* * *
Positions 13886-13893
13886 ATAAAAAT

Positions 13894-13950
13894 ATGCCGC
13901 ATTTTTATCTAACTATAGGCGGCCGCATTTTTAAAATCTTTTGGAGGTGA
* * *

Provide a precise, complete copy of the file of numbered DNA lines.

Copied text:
Positions 13886-13893
13886 ATAAAAAT

Positions 13894-13950
13894 ATGCCGC
13901 ATTTTTATCTAACTATAGGCGGCCGCATTTTTAAAATCTTTTGGAGGTGA